Firstly, I have to say that after moving from Atlanta, it is so exciting to see how many competitive local events there are, it's incredible! I'm competitive by nature, so when I go to a race it can be challenging not to leave it all out there, but I viewed the Super Sunday 4 miler and New Bedford Half as opportunities to get better. In practice we can work on strength and aerobic capacity, but we don't often get the chance to practice pushing hard by ourselves or pacing ourselves relative to competition, and so any opportunity to work on that is really valuable.
How has the B.A.A. supported you as both a post-doc at MIT and a professional runner?
The BAA has provided so many resources that have made my success possible. The most valuable to me has been the teammates, coaches, and community that are working towards the same goal. We have four men on the marathon squad and several more teammates on the track; having them to train with and commiserate with is invaluable.
Mark Carroll has also been great, knowing that we're doing some of the workouts he did when he was a dominating runner has made me even more confident in the training we've done. Morgan Uceny has also been a fantastic strength coach and spent a lot of very cold, windy mornings biking alongside me; she made several impossible workouts possible.
In addition to the people, the BAA provides us with all the other tools we need to train hard; amazing adidas shoes and apparel, strength and conditioning resources, and physio and recovery tools. They have also been very tolerant of my work at MIT, which I know is very difficult because I don't have the most flexible schedule.
What are some of your favorite things to do outside of running?
Outside of running I love skiing, visiting breweries, and talking about science with people - with everyone, those with no science background all the way to those with world renowned expertise.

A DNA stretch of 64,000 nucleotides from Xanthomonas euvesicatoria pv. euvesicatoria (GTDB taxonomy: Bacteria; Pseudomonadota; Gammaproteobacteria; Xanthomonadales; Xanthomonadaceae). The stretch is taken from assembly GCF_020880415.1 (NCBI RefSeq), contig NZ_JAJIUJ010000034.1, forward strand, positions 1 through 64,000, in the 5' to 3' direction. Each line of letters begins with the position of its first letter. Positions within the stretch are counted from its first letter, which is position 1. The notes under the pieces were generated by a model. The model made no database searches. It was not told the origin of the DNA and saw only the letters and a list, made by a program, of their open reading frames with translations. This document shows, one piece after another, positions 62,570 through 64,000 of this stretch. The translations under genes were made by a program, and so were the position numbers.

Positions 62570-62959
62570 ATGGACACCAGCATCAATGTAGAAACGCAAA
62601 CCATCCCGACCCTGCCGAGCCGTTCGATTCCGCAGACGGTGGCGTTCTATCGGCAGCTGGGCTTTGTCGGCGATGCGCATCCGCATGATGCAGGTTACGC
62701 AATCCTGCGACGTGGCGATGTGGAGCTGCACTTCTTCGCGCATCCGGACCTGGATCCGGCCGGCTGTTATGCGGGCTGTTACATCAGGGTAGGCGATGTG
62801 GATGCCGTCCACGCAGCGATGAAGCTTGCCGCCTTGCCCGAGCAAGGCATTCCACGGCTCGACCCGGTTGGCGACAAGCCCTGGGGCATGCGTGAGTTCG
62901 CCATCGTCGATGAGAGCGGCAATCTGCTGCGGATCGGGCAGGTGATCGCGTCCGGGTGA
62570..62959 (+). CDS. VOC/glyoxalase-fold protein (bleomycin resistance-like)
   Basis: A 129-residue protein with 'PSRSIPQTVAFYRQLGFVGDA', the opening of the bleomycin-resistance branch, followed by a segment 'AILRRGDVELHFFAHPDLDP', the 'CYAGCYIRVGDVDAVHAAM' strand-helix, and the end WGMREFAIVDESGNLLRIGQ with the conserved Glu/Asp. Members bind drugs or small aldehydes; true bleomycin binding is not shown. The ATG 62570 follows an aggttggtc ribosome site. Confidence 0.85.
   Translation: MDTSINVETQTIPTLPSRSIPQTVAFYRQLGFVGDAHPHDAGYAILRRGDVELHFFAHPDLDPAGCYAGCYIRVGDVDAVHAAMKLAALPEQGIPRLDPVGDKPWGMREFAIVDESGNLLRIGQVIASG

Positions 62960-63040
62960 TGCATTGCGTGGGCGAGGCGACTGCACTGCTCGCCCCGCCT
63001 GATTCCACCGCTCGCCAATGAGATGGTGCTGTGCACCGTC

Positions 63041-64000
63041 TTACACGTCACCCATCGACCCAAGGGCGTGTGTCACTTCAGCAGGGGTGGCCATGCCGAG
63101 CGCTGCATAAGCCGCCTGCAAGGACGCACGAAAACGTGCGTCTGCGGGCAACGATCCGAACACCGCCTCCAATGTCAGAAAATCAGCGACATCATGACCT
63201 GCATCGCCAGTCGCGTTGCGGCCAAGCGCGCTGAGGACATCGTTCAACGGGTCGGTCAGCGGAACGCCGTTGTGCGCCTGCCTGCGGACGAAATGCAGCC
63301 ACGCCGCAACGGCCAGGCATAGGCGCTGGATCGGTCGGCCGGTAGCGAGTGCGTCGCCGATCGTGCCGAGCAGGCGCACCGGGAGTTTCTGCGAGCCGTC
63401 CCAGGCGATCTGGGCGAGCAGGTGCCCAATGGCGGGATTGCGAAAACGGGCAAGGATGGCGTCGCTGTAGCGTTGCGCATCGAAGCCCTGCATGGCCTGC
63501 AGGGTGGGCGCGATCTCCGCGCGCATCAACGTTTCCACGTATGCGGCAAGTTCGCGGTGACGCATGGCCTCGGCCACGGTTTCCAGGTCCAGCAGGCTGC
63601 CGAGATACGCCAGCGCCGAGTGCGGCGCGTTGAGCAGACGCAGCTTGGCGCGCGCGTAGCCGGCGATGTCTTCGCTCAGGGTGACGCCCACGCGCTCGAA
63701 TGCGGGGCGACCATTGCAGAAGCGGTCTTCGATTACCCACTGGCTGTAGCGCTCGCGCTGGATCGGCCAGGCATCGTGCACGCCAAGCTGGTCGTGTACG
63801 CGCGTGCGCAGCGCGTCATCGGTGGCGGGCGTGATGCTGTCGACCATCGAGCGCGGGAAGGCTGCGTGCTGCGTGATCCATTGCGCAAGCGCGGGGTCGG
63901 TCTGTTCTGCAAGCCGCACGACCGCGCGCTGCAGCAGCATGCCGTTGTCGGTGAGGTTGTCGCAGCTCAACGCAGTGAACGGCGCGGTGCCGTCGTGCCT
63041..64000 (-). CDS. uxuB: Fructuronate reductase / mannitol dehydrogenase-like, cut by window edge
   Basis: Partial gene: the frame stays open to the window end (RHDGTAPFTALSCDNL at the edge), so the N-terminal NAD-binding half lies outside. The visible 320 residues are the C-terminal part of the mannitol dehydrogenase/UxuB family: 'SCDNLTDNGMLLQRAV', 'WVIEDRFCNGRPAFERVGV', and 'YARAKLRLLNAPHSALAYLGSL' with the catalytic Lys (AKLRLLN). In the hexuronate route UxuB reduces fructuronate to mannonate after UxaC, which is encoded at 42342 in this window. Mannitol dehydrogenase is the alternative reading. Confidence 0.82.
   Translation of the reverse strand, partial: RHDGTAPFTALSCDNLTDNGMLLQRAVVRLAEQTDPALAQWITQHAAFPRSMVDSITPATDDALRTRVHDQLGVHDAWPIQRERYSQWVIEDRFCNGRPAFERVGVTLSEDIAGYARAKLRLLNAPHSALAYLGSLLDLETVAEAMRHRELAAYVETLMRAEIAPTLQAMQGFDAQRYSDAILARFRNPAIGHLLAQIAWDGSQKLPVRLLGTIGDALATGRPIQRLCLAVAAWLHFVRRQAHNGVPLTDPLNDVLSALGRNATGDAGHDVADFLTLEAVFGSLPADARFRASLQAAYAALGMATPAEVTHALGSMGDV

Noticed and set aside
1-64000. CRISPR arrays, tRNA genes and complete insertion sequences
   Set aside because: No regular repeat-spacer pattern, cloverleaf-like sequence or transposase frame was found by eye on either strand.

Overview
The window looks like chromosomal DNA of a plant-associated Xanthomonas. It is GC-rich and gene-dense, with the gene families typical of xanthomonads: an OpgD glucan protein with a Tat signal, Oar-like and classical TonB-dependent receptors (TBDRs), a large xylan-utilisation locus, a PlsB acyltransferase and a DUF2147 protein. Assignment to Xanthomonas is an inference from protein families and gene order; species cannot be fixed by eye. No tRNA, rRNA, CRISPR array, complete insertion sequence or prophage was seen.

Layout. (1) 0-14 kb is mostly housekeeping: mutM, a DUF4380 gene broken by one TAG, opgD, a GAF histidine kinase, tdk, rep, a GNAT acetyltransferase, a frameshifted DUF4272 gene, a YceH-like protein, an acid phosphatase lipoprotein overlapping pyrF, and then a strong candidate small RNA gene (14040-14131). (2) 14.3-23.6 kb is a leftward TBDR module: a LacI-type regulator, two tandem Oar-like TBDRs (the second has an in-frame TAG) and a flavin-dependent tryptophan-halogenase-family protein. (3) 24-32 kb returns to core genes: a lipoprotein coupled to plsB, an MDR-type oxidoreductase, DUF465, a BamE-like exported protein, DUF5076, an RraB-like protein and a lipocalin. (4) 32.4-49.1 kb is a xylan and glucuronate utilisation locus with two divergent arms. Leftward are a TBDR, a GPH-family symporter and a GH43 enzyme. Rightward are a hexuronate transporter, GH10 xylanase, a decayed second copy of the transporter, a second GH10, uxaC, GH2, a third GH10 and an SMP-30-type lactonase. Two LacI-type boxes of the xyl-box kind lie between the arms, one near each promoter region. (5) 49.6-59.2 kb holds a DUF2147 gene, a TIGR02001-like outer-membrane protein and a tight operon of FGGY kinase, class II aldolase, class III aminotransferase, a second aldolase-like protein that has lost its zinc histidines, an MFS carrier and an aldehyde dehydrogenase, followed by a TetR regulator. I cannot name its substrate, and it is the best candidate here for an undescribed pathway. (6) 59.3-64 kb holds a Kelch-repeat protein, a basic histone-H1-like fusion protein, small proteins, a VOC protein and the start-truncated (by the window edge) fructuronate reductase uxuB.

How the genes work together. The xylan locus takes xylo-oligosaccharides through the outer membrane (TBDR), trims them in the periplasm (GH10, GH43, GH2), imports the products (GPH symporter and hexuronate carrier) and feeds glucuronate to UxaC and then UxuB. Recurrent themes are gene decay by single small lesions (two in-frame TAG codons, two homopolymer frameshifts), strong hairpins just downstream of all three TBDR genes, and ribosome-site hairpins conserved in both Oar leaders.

Everyone has a favorite dessert or ice cream flavor. What would you say is on the top of your list?
Well, the Star Market near me has recently had a "Buy 2 get two free" Ben and Jerry's sale, so having eaten 8 different pints of B&J's in the past two weeks I can now say that I'm even less certain what my favorite flavor is... but 'Tonight Dough' is my go-to when buying them one at a time ;)
B.A.A. coach Mark Carroll was not surprised by Matt's successes on Patriots Day.
Did Matt's Boston Marathon performance match your expectations as coach?
Matt’s run was not a surprise as his training had gone really well. His workouts and long runs in the build up indicated 2:10 was achievable.
: Matt is balancing post-doc work at MIT with world class running. What traits make that possible?
Matt is very organized and has excellent time management. He generally attends workouts and long runs with the team and has to do his other runs around his long work hours. He's very dedicated to running and makes it work!
The overall men's dominating team performance - 4 finishers in the top 25 - reflects the overall program success. What's the team training philosophy that makes this happen?
We have a strong team of 5 runners – Matt, Jerrell Mock, Jonas Hampton, Paul Hogan and Eric Hamer - who work together to get the most out of workouts and long runs. We spent 6 weeks in Albuquerque specifically preparing for Boston and the goal was to have the team run 2:09-2:12 range. It’s a tall goal for Boston but we operate with that mindset!